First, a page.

Prior to the TLR hire in the Rick Hahn era, the Sox have not spent free agent dollars on non-closers nor have they spent on utility players. The only variable which makes sense in this change of direction in free agent spending is Tony La Russa. This is yet another example of how his hiring may be the single most disastrous decision made during the current rebuild.

So if you’re Rick Hahn, you’ve essentially been neutered from above (Jerry and Kenny) and now below (TLR) for your entire career as General Manager of the Chicago White Sox. We’ll likely never know what Hahn would have done for all these years had he not had this interference. An owner should give his GM a budget and the GM should have the freedom to use that budget as he (or she) sees fit. The GM should also be free to make decisions relating to the manager without interference. Given that this hasn’t been the case with the White Sox, how would you respond if you were Rick Hahn?

Maybe…just maybe…you would be so fed up with the organizational ineptitude at the MLB level that you would take a slightly different approach to this year’s trading deadline in an attempt to avoid being mired in mediocrity in the future. Let’s assume that TLR, as he has shown throughout his career, wants pitching and more pitching, specifically a left handed reliever this year. Let’s also assume that TLR continues to be loved by Leury Garcia as the filler of all lineup holes, which is not a stretch given his continued playing time. Therefore, TLR is only interested in superstar lineup help. TLR continues to stand by his guys Joe “Send ‘Em” McEwing and Frank “F the HR” Menechino and no staff changes are coming. TLR is the Hand of Jerry, and the Hand’s word is the word of Jerry.

Would you maybe trade a player you were destined to lose because he was out of options in Reese McGuire to get an aging, overpriced left handed reliever so you can tell your boss that you did what was asked of you? Would you make a strong offer for Shohei Ohtani hoping LA would accept but knowing that it was more likely you had no chance to land him? Would you tell your boss that Mike Rizzo (Nationals GM) laughed when you offered your top 4 young players for Juan Soto? Would you make several unrealistic offers for other available pitchers knowing your offers would be refused so you could say that you tried? Would you hold on to prospects who you believe will be major league contributors in the next 1-3 years despite the desire to win now? Would you do all of this knowing that this year’s team has no chance to succeed in the playoffs even if they somehow manage to get back in? Would this lack of success in 2022 cause TLR to return to retirement next year where he belongs?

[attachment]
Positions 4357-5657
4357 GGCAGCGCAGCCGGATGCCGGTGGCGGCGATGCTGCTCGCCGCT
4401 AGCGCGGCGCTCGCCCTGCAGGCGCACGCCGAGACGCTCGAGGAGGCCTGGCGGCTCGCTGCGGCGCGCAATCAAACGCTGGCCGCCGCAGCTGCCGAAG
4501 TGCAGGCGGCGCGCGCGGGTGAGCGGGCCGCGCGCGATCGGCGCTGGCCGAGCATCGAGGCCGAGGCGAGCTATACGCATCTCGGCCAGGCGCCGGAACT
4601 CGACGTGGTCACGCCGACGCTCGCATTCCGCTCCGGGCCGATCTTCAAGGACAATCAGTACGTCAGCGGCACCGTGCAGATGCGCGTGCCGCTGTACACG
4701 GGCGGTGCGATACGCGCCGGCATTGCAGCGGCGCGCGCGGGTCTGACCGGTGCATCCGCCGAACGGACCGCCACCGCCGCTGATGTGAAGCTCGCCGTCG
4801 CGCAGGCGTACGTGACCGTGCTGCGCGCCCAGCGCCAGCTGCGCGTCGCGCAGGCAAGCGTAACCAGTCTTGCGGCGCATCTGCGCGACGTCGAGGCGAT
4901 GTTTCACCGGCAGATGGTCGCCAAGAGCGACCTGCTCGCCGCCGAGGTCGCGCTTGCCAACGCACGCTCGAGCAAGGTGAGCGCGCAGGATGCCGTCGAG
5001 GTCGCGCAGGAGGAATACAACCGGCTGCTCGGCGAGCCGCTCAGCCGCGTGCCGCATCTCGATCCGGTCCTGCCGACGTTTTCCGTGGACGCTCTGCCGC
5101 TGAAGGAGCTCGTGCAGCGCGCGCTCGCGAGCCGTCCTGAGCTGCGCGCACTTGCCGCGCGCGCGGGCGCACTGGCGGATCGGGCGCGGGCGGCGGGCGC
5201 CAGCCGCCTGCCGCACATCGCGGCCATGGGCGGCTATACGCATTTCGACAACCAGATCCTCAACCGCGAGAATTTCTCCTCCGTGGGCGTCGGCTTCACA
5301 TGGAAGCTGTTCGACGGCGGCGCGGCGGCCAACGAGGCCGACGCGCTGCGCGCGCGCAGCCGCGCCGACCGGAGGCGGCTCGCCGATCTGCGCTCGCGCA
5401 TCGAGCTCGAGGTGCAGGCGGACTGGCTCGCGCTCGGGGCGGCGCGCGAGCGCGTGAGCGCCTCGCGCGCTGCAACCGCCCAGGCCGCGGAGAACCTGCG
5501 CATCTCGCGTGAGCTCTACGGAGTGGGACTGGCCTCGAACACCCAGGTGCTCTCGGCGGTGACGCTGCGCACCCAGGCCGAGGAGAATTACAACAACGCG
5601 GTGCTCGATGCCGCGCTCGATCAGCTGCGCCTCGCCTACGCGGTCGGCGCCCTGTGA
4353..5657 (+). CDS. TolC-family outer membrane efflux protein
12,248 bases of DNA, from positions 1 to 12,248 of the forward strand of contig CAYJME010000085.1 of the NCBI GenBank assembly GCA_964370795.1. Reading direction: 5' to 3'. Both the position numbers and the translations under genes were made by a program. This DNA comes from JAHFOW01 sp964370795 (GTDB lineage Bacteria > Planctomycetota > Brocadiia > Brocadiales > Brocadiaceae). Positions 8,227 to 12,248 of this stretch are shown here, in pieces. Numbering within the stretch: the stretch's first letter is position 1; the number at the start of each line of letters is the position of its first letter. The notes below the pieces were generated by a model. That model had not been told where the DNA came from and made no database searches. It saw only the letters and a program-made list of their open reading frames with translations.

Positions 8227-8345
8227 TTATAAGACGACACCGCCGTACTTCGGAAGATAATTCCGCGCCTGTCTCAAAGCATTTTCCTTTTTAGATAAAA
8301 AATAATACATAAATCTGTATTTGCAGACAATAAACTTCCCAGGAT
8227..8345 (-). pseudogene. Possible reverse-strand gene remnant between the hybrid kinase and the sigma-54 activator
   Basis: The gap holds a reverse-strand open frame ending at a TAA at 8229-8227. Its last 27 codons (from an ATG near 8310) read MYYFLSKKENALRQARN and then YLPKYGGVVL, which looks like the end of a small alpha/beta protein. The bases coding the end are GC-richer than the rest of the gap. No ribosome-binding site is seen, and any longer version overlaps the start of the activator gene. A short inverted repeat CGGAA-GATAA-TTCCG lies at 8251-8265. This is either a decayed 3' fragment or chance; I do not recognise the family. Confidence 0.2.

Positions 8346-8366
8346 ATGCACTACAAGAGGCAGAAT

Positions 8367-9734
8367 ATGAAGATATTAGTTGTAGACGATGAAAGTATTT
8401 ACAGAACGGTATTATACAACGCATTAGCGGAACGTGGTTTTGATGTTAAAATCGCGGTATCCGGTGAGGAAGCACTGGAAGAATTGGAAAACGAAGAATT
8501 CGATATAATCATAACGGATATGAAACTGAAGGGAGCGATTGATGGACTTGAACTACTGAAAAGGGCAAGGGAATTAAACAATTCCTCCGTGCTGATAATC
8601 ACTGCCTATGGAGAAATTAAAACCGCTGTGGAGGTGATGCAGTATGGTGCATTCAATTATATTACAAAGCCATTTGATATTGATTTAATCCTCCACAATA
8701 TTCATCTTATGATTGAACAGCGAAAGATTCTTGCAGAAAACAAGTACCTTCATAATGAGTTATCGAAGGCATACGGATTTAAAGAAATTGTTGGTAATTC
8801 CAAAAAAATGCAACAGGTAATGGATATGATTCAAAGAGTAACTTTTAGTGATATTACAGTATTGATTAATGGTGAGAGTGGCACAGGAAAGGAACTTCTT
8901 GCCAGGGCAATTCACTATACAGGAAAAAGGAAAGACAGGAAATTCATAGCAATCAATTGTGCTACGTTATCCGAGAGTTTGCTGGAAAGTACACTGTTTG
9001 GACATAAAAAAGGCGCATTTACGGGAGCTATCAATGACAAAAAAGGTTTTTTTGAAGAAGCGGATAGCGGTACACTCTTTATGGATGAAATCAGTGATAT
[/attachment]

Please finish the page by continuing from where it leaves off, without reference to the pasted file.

Knowing that selling was not an option, I believe that Rick Hahn may have done all White Sox fans a huge favor by not trading any of our surprisingly rising minor league talent for rental pitchers who are overpriced and underperforming. As painful as this year has been, if this results in TLR retiring and being replaced with a competent manager, Rick Hahn’s inaction in this trading season may have set the White Sox up for sustained success starting in 2023.